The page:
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It’s a truism to anyone who has bothered to think even just a little bit about it that philosophical pragmatism is thoroughly invested in locating ideas, practices, activities, and judgments in their historical context. Here is one way to think about this. A key pragmatist commitment is to contextualism (in a generic sense) according to which we can discern the meaning of an idea only by tracing out its effects in the context in which it operates including importantly its historical and temporal (but also its cultural, geographical, etc.) contexts.

One can see this historical contextualism quite clearly across the full range of pragmatisms from Deweyan classicopragmatism to Rortyan neopragmatism. Many of the best books in the pragmatist canon are best read as intellectual histories which do they work they do by ably putting certain philosophical themes into the historical streams in which they flowed. I am thinking of Dewey’s Quest for Certainty or Rorty’s Philosophy and the Mirror of Nature (and there are countless other works by Mead, Addams, Du Bois, &c.).

If historical contextualism is so central to pragmatism, however, one would have expected pragmatists to have turned their attention to the philosophy of history or what some of us like to call historiography. Yet there is surprisingly little work in this area. Dewey wrote almost nothing sustained on the topic (cf. a few pages in the 1938 Logic). Rorty wrote an article in 1984 (cf. the Philosophy in History volume he co-edited). Harvard intellectual historian James Kloppenberg has a nice piece on this in Metaphilosophy in 2004. Rutgers intellectual historian James Livingston (cf. his blog) gives some sustained attention to broader meta- questions impacting these issues in his 2001 Pragmatism, Feminism, and Democracy.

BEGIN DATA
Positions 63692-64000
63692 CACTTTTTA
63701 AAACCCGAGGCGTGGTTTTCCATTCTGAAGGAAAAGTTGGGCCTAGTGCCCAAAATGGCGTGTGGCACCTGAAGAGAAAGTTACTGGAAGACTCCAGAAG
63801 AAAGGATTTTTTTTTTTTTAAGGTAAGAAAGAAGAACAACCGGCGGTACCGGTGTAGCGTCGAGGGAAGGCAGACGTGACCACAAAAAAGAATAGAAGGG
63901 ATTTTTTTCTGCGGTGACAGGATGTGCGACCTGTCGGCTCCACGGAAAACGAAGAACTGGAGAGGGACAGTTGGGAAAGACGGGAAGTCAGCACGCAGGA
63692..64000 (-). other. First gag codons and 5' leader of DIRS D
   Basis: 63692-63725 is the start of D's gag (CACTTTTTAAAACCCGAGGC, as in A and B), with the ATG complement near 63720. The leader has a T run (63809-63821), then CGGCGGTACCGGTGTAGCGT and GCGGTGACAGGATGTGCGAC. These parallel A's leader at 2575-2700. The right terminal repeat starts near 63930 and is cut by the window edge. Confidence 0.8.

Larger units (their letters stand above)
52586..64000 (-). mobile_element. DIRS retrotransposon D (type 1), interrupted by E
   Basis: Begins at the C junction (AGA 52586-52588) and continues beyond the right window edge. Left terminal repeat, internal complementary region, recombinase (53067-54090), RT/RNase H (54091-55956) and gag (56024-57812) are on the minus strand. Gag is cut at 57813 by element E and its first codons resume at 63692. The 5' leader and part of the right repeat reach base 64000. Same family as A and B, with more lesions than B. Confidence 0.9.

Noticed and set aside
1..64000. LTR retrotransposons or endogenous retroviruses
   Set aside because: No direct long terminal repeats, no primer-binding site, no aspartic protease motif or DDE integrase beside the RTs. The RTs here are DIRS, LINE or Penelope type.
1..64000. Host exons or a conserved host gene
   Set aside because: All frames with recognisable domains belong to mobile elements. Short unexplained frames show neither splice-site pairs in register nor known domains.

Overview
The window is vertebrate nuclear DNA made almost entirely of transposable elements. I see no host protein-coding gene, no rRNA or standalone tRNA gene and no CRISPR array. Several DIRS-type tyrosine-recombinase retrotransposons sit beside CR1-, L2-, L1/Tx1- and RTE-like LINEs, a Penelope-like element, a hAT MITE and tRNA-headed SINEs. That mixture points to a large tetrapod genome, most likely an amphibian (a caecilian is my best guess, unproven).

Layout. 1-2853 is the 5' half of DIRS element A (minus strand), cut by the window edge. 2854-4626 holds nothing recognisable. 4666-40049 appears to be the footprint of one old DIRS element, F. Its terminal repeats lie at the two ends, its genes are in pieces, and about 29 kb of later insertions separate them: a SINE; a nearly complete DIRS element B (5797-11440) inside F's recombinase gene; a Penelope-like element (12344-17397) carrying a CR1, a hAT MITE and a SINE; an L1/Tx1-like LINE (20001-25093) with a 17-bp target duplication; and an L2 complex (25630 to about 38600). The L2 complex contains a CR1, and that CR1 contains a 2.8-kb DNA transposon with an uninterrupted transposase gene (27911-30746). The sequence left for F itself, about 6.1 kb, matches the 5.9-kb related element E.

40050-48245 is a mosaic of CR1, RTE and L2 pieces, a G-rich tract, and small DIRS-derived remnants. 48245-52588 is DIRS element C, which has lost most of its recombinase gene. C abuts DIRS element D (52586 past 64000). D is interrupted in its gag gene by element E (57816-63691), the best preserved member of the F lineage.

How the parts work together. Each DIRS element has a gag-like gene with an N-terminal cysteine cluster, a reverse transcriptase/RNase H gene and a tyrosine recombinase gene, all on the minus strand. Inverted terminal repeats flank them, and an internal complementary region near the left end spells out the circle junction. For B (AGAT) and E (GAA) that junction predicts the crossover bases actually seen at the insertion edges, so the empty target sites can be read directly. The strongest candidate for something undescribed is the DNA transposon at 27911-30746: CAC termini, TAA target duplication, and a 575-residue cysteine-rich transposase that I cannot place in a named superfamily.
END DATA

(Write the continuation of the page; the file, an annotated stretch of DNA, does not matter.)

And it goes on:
This is all great work, but none of it represents a full-fledged pragmatist historiography. This is not a criticism of this work, because that is not its goal.

I find this curious. Nobody seems to have attempted to fully work out the ramifications of pragmatism for historiography. Where is that work? Where is all the pragmatist historiography? Where should someone like myself who is preparing some material on this topic go fishing around next? And, assuming I am correct in hunch that though there may be some more work in this area I have yet to find there is not much of it, why has all the pragmatist historiography gone missing? Why didn’t Dewey or Rorty or anyone else write a paper called “The Theory of History”? (Or did they and I am missing it?)

So far the best resource I have found is work by the mid-century pragmatist (some deny him this label) John Herman Randall, Jr., specifically his 1958 Nature and Historical Experience and 1963 How Philosophy Uses Its Past. I am working through it so more to report soon.

This topic has been of some interest to me for awhile so please comment or email with any thoughts. I have an article entitled “Historicism in Pragmatism” forthcoming in Metaphilosophy which addresses these issues from a general perspective but does not develop a detailed pragmatist historiography. I am also working on a second piece on John Herman Randall and pragmatist historiography in connection with an upcoming event I helped co-organize.

My hunch (unsurprising to anyone who knows me): the pragmatists here have a great deal to learn from the genealogists: pragmatist historiography ought to look like a history of problematization: go Dewey+Foucault!

Written by Colin Koopman

October 9, 2009 at 8:04 am